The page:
Skip to content
Join us

The future of the region’s town centres discussed at the Chamber development forum


Chamber members were able to discuss the future of town centres at the development forum hosted by Newcastle Building Society.

Chamber members were able to discuss the future of town centres at the development forum hosted by Newcastle Building Society. Andrew Haigh CEO of Newcastle Building Society talked about how they are committed to having branches in different high streets to build relationships in communities across the North East. They have opened branches in Bishop Aukland as well as opening a smaller branch in a community centre in Hawes to ensure that rural communities are also well served. They are also allowing different community groups to use spaces in their branches and working both internally and externally to ensure that the North East’s high streets are dementia friendly.

The World Wheel Company presented on how the giants on the quayside development can help to bring new jobs and developments to Byker as well as attracting visitors to stay longer and spend in the region. They are also looking at involving community groups by offering different apprentices to young people in the area.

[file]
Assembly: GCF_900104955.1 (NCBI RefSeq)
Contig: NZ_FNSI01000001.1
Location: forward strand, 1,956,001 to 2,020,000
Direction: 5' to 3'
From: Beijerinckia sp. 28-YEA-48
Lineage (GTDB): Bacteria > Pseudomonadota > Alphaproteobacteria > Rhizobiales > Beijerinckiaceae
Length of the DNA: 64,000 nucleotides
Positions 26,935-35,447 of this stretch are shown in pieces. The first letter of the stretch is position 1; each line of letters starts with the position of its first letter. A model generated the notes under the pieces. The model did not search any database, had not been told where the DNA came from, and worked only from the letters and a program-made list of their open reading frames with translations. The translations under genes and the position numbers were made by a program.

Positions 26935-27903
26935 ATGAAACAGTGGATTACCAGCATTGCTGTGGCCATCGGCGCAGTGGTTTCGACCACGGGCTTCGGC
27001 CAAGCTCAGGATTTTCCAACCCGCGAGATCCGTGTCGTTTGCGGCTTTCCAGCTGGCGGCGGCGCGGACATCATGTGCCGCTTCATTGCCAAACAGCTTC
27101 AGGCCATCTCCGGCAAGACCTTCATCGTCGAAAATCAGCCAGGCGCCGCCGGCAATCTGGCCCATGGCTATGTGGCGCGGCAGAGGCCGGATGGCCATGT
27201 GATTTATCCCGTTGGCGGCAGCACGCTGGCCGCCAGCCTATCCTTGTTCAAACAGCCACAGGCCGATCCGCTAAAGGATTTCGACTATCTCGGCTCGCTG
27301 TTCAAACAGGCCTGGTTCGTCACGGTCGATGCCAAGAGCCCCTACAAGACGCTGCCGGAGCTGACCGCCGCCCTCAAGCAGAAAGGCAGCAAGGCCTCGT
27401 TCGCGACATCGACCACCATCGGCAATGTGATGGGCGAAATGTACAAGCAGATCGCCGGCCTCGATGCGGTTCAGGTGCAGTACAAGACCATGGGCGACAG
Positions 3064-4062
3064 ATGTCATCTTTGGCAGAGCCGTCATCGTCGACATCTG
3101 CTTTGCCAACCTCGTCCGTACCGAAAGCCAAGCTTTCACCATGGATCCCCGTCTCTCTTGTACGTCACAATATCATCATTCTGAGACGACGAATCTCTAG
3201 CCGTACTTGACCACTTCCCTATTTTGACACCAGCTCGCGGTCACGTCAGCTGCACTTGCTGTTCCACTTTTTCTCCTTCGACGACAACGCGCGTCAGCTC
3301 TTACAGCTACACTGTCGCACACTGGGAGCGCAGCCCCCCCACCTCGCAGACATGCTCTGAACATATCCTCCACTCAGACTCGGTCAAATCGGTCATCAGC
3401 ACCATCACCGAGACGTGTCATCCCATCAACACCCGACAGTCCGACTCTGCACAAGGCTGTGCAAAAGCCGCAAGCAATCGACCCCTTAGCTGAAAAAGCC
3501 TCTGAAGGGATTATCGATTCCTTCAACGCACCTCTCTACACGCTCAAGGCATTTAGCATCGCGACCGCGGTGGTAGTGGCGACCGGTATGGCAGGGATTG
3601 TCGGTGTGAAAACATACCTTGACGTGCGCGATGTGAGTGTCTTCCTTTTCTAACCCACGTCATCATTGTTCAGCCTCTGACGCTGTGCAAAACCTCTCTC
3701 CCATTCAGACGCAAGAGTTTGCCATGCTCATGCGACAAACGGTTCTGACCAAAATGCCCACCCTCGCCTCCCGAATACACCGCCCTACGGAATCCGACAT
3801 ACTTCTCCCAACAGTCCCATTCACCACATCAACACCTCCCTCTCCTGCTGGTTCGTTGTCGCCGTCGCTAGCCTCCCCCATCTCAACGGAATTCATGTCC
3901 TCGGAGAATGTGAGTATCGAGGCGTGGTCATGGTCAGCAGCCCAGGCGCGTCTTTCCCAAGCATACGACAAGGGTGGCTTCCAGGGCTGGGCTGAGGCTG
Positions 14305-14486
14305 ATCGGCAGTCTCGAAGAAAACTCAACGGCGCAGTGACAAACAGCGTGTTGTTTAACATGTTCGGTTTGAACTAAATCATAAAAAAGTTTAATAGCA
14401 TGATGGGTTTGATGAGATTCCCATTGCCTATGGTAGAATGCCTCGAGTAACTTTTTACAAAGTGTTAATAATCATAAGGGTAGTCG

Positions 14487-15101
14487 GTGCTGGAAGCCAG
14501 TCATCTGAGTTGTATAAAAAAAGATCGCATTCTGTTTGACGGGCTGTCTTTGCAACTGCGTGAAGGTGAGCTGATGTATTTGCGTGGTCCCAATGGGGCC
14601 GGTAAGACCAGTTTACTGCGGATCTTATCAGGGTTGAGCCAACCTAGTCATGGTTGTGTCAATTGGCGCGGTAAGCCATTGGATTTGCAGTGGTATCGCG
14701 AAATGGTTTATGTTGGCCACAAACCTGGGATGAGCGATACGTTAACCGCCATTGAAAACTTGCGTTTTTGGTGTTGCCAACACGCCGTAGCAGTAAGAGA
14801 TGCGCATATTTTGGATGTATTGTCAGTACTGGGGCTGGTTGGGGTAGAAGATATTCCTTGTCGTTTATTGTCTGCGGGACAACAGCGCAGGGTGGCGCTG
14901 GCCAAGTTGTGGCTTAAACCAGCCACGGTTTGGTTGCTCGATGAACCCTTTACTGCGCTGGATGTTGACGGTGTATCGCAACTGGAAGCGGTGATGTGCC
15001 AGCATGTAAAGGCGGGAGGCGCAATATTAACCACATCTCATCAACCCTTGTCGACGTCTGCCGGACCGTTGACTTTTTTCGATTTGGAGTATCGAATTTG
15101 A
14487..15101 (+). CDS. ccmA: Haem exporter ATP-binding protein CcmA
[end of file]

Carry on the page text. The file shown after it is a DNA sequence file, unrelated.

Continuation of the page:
There’s lots of activity in the North East around town centres with Lichfields updating members on some of the developments in the North East including the Riverwalk development in Durham with the Odeon cinema, restaurants, retail space and student accommodation. Research from Lichfields has shown that amongst the 16-25 age group social media is increasingly used as a way to find out what’s going on in town centres, the online offer is increasingly important for the younger age group but many still want to browse or buy in store or collect ordered items in store.

Town centres are becoming an increasingly pressing issue for the Government, as RICS (Royal Institution of Chartered Surveyors) mentioned this is now a key part of the government’s ‘levelling up’ agenda for the Midlands and the North. Some of RICS’s key recommendations to help with high street renewal include boosting the planning capacity at local authorities which has suffered under austerity which leads to delays in decision making, increased support for public/private partnerships and having more devolved powers and funding.

Business rate reform was seen as a key issue, with reforms to support high streets such as a reduction in Universal Basic Rates and an internet sales tax discussed as possible reforms.

With Budget coming up soon it will be interesting to see any future measures the Government decides to take to help support town centres.